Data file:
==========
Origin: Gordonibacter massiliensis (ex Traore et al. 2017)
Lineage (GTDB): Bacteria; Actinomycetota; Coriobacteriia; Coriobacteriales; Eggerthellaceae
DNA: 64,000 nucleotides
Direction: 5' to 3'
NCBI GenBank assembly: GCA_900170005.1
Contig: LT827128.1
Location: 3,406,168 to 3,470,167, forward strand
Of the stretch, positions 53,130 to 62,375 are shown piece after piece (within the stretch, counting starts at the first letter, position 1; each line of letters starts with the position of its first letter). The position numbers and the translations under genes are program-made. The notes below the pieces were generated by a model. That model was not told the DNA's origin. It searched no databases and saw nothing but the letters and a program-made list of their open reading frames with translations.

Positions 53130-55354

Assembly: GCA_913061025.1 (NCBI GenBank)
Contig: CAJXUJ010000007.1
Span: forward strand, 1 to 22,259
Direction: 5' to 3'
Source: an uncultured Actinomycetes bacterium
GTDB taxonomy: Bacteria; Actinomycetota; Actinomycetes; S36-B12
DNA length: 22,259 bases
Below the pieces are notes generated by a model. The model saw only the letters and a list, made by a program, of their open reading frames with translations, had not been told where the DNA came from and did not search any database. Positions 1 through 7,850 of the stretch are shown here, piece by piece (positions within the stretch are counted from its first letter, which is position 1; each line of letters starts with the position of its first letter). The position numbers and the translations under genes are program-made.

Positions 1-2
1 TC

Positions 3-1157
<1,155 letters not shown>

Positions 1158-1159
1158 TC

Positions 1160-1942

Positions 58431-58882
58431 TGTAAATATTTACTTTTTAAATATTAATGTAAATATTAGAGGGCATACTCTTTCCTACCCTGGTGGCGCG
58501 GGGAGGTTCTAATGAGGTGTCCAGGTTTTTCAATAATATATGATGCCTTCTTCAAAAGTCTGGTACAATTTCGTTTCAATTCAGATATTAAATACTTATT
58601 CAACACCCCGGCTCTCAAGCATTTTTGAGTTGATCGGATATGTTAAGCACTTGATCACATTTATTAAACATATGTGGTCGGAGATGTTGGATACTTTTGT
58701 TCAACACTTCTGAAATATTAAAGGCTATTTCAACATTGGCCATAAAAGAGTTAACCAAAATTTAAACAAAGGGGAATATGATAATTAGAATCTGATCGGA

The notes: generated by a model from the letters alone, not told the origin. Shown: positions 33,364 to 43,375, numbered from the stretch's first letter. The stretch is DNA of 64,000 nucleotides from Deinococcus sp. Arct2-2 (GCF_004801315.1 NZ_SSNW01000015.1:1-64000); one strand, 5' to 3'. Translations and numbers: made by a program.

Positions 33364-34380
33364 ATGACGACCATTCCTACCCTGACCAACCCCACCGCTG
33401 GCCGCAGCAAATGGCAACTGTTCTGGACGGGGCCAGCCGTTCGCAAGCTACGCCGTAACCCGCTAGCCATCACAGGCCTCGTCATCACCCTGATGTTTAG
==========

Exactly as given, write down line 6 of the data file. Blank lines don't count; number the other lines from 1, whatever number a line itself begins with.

Contig: LT827128.1